The effects of pet therapy on the social behavior of institutionalized Alzheimer's clients
NLM Title Abbreviation
Arch Psychiatr Nurs
Archives of Psychiatric Nursing
Twelve (N = 12) Alzheimer's (AD) residents of a Special Care Unit in a large midwest Veterans' Home were observed for the effects of the presence of a pet dog on eight social behaviors: smiles, laughs, looks, leans, touches, verbalizations, name-calling, and others. Observations took place on three separate occasions (absence of dog, temporary presence of the dog, and permanent placement of the dog) in both group and individual settings. The results showed that the presence of the dog increased the number of total social behaviors of the AD clients, but no differences were found in behaviors between the temporary and permanent placement of the dog.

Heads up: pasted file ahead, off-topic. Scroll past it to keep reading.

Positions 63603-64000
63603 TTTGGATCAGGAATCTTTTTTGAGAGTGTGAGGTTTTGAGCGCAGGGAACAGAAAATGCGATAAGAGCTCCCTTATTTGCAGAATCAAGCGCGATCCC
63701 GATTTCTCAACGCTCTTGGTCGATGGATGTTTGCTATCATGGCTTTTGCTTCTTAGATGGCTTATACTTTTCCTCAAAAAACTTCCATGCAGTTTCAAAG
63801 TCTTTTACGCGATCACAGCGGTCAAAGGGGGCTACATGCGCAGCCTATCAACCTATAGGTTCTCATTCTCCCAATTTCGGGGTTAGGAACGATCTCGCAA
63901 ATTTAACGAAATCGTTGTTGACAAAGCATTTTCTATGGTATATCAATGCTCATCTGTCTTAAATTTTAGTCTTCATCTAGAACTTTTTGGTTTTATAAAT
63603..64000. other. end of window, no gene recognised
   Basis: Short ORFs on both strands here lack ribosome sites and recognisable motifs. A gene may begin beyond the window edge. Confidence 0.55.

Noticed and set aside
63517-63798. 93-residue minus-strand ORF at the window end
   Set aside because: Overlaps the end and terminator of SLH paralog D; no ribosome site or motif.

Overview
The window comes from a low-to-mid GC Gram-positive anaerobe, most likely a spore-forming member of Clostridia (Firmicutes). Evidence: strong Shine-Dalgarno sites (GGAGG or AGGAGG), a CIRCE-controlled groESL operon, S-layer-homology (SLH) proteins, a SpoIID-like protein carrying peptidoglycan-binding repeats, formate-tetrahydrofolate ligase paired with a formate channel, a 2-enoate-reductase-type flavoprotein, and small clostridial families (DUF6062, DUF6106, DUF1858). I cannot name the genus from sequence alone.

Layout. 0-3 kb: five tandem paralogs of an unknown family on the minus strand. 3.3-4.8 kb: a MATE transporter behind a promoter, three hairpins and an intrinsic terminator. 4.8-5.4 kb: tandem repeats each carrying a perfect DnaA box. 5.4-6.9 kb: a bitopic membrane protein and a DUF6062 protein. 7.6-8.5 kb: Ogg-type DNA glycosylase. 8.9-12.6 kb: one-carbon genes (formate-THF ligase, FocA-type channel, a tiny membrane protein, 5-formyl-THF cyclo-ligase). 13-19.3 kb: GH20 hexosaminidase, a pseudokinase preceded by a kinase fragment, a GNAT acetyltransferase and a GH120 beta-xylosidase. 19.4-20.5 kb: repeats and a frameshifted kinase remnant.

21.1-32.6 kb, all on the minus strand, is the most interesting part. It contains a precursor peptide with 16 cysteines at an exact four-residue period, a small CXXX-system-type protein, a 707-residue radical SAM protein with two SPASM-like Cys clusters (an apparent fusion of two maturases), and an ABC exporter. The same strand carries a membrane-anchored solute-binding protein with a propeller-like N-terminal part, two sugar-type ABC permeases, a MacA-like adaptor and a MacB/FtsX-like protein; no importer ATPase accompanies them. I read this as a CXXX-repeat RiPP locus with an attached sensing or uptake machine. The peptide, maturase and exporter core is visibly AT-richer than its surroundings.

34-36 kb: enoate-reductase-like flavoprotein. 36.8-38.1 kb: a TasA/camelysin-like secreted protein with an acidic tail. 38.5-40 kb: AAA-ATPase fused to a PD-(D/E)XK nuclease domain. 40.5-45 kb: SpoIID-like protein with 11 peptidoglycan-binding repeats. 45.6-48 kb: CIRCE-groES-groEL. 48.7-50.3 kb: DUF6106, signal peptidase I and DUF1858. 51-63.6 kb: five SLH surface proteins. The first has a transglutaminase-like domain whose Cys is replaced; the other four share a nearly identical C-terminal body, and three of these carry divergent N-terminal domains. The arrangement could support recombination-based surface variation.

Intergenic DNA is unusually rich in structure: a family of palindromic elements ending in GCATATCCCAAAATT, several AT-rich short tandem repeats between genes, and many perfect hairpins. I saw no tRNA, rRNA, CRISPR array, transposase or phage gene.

Aged, Alzheimer Disease/nursing/psychology, Animals, Bonding, Human-Pet, Dogs, Humans, Inpatients/psychology, Object Attachment, Psychiatric Nursing/methods, Social Behavior
Published Article/Book Citation
Archives of Psychiatric Nursing, 3:4 (1989) pp.191-198.
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